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Flooded Rivers are No Place to Play

January 19, 2017

A few years back, two women in their early 20s started out on what they hoped would be a peaceful, overnight trip on the Blackwater River right around the beginning of a very chilly New Year. The ladies had been on the river before, but they weren’t prepared for the high water levels that were the result of recent, heavy rains.  Two days later, I was out on the river looking for any signs of their canoe or gear.

 

Most of our Florida rivers are peaceful and relaxing to paddle, but heavy rains can turn some of them into unwelcoming torrents that can overpower a typical recreational paddler.  If you aren’t sure about the conditions of a river, it is better to wait and go another day.   It wasn’t that long ago that I stood beside a rain-swollen creek and decided to pass on the trip in favor of something I knew would be safer.   Wimpy?  Well, maybe, but I’ll stick with “better safe than sorry.”

 

One of the two ladies was a good paddler who had been with our group on several trips, but she was handicapped by an overloaded boat on this particular trip. The ladies were in a tandem canoe filled with food, gear, and a very large dog.  They were also towing a large cooler in an inner tube.  Things went fine until late that afternoon, and then suddenly it all went very wrong.  The Blackwater wasn’t at flood stage, but it was up pretty high, and the current was much faster than usual.  The canoe hit a log in the water – that’s all it took.

  

If you broadside a log or some other obstruction in current, the natural inclination is to lean away from it, but that’s exactly what you don’t want to do.  The water will push the bottom of your boat downstream and will roll the boat right out from under you.  Before you even know what’s happening, water will be rushing into your kayak or canoe.  You will soon be, quite literally, sunk and doing the first half of an Eskimo roll.  If a strainer with lots of branches caused your problem, you could end up trapped underneath.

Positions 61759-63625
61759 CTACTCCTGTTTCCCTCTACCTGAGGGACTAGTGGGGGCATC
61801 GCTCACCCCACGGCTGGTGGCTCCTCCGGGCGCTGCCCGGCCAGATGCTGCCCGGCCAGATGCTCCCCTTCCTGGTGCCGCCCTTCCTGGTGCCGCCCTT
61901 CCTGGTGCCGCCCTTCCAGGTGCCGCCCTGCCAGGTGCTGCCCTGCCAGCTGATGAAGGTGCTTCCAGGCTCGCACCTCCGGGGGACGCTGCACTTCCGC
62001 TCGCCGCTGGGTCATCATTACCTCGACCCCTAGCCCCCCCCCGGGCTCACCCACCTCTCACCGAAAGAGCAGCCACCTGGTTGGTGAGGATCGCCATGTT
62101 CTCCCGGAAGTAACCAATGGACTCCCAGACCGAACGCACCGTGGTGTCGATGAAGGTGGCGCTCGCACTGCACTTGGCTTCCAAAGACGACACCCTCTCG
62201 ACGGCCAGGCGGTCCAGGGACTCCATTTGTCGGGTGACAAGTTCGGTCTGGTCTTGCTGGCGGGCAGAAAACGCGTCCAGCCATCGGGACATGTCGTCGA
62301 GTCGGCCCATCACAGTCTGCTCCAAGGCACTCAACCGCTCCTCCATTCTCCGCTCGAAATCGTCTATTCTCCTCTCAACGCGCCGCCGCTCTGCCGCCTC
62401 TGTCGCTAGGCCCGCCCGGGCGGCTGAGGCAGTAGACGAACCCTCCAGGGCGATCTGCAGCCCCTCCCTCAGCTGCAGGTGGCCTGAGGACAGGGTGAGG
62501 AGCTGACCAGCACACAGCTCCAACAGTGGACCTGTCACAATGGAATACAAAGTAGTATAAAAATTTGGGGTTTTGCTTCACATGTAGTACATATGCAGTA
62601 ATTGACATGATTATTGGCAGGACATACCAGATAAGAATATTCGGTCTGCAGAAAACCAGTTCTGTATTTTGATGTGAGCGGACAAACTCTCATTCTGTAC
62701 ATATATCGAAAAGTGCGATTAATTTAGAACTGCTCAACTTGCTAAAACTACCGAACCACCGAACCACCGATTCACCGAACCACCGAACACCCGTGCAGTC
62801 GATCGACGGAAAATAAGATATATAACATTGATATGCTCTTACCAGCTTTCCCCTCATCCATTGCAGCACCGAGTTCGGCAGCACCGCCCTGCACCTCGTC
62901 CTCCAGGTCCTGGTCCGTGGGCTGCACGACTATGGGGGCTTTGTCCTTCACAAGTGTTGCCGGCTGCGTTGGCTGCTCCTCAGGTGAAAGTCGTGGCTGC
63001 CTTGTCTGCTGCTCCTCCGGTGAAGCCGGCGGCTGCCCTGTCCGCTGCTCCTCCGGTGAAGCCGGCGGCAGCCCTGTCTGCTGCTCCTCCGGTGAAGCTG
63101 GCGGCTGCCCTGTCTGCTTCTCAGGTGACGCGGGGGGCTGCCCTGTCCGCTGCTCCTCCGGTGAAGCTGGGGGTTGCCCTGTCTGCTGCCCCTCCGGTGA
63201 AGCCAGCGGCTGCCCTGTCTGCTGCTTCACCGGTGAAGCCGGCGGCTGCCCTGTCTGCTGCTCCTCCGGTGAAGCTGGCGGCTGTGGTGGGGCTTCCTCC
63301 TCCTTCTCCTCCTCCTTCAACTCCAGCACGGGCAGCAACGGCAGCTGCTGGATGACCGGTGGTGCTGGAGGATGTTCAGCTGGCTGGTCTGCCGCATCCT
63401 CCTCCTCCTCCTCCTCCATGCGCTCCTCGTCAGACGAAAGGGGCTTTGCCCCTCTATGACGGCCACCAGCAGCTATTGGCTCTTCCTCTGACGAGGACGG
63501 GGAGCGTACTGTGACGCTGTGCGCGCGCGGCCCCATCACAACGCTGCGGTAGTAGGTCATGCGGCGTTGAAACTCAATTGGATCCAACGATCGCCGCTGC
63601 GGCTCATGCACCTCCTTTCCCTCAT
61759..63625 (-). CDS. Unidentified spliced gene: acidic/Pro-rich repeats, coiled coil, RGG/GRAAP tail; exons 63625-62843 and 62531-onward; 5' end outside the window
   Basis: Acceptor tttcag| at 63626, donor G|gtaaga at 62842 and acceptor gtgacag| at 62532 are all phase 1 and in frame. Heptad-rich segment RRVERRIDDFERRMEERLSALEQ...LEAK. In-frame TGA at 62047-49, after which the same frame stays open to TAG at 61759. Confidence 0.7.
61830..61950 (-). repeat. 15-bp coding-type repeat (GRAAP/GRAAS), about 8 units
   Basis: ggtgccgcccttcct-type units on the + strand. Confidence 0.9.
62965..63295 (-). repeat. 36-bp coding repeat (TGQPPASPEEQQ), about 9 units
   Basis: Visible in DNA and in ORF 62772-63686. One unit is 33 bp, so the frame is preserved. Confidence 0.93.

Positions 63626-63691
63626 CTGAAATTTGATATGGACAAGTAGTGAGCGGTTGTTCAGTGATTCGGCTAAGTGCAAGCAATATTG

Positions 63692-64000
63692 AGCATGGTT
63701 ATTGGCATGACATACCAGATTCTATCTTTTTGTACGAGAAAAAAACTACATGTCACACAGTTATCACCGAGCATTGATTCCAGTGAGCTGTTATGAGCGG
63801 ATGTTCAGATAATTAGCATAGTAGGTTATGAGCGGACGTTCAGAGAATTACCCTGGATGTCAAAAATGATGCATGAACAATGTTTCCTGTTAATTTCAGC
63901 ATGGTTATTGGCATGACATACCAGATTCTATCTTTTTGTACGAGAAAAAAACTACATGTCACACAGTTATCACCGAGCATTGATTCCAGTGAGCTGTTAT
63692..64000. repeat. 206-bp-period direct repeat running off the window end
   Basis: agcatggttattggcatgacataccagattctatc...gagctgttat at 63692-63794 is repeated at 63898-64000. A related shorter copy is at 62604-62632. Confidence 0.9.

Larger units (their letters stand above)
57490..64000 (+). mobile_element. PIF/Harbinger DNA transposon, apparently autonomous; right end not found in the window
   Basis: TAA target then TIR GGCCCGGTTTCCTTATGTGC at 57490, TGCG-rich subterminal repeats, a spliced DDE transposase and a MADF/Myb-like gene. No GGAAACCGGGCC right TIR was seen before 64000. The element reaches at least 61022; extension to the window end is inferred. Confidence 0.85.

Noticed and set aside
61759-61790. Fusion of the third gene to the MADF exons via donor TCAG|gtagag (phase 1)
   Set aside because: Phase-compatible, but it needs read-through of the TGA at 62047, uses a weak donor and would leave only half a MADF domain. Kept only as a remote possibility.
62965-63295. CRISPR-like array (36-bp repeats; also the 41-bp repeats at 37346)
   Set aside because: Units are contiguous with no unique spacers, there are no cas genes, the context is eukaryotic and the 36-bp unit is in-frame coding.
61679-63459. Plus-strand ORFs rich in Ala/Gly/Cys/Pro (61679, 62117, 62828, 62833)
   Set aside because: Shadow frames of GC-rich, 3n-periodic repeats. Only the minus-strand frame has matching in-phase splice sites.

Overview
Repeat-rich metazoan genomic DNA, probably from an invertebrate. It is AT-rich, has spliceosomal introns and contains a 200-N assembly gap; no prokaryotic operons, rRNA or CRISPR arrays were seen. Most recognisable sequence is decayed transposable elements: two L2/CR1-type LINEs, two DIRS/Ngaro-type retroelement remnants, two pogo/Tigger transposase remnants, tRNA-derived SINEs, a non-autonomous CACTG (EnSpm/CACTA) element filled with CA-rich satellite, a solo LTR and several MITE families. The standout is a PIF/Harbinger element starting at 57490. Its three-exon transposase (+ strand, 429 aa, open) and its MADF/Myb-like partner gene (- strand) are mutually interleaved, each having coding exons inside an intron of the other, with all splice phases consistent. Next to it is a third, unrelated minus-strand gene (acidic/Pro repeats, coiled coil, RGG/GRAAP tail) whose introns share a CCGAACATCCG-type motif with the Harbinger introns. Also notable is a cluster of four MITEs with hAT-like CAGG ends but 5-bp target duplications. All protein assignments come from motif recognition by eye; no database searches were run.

Even if both of the women knew to lean downstream into the log and even if both of them reacted perfectly in that quick instant, there was still the dog.  It would have to be one well-trained dog to not completely throw off your balance in this situation.  They rolled. 

 

Another issue that you have to contend with on some of our rivers are new or existing logjams that are made much more dangerous by high water.  If you round a bend in the river and your entire path is blocked by a logjam that wasn’t there last week, what would you do?  Trying to cross a logjam in a strong current is a recipe for disaster.  Pulling off to the side is generally not an option because our river banks are typically heavily lined with trees, which would now have a swift current moving through them.  The picture below is the takeout Springhill Rd on Coldwater Creek at a normal water level.

Now look at the same Springhill Rd launch site after the river level had dropped down enough to make the bridge passable.  Reaching the pullout spot would require somehow making your way over a debris pile in the deceptively strong current.  Heading downstream past the bridge would require a submarine.